My research profile is focused on explaining the infant's acquisition of the ambient language's linguistic structure as an emergent information-structuring process anchored on independently motivated biological and social components. My specific goal is to present a coherent and falsifiable model of how linguistic structure can be derived on the basis of the infant's experience with the ambient language's complex and often "corrupt" utterances, without calling for ad-hoc postulation of specialized language-learning mechanisms. To that end I have extended the traditional Phonetic methodology (relying on recordings and transcriptions of the infant's and the adult utterances) by including advanced experimental techniques to investigate the infant's auditory and visual perception of events in the ambient language. I have introduced experimental techniques like "High-Amplitude Sucking", the "Head-Turn technique" and, more recently, Eye-Tracking and EEG in order to obtain experimental data on how the infant perceives and processes the ambient language. Exploring my background in Natural Sciences, I have been applying and developing mathematical techniques to process our experimental data and build tentative theoretical models. The current version of the model is being tested in an embodied robotic simulation of early language acquisition at the Computer Vision Lab at IST (Instituto Superior Técnico), Lisbon, Portugal, while I am in the process of improving the model's computational efficiency in collaboration with the Department of Computer Science at the University of Sheffield, Sheffield, UK.
Implementing this kind of model of emergent linguistic structure is obviously an ambitious scientific goal that demands appreciate cross-disciplinary efforts and the ability to integrate knowledge from fields like Phonetics, Psychology and Cognitive Science, Neurology, Ethology, Philosophy and Computer Science. However I believe that the effort of formalizing and integrating into a coherent model the knowledge from different scientific areas is by itself a significant contribution to science. It will allow us, at the least, to systematically identify the problems and thereby contribute to a deeper understanding of the amazing information structuring process that infants and young children carry out during their first years of life. By addressing the language acquisition process from the perspective of its general implications for the organization of information by intelligent systems, the type of Phonetics, General Linguistics research that is carried out at Stockholm University is likely to become a relevant and necessary scientific partner also for the Natural and Behavioural Sciences. I believe I may be able to combine the traditional Phonetic issues with the innovative research that I am engaged in and that this combination will promote Stockholm University's Phonetics at a national and international level an international. I already have a well established international network, where my students and I collaborate in scientific reports and I intend to enhance the international visibility of our Phonetics Laboratory by maintaining and expanding the national and international interdisciplinary exchanges between our research team at Stockholm University and relevant Swedish partners like TMH/KTH and the Stockholm Brain Institute, KI, and also high profile international partners within EU, USA and Canada.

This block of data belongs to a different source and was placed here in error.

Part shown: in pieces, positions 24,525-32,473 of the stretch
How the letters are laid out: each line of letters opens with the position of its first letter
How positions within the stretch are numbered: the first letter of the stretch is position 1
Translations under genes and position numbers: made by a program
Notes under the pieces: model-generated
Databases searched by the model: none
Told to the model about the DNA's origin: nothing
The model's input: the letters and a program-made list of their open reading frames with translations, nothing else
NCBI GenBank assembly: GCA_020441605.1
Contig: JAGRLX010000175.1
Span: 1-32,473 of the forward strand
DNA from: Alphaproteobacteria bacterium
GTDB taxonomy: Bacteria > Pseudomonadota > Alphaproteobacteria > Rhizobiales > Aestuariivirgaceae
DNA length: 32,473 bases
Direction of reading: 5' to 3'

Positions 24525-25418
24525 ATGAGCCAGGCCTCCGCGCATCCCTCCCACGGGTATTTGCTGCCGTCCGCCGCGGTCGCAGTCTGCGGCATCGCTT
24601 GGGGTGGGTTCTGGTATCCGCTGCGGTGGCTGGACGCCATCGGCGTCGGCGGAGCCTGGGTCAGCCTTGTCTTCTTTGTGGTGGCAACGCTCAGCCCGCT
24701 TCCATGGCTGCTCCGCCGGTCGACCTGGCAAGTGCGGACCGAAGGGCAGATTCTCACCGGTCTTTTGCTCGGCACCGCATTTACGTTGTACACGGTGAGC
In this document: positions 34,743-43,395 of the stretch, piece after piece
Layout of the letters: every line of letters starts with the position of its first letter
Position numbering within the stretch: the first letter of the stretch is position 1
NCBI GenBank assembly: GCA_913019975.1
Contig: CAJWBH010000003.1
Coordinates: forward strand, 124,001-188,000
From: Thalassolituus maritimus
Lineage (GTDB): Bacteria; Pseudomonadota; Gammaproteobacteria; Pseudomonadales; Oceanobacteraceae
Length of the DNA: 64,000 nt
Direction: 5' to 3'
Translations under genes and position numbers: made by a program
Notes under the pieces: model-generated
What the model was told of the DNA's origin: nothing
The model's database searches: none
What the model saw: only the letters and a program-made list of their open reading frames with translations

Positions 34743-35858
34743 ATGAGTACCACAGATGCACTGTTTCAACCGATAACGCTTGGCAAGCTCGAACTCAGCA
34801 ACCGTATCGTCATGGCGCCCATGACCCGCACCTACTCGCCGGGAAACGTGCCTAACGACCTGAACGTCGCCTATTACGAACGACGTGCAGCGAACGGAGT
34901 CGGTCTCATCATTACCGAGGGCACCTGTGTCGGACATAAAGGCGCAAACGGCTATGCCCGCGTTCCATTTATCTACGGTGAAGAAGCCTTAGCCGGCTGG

Link to publications in DiVA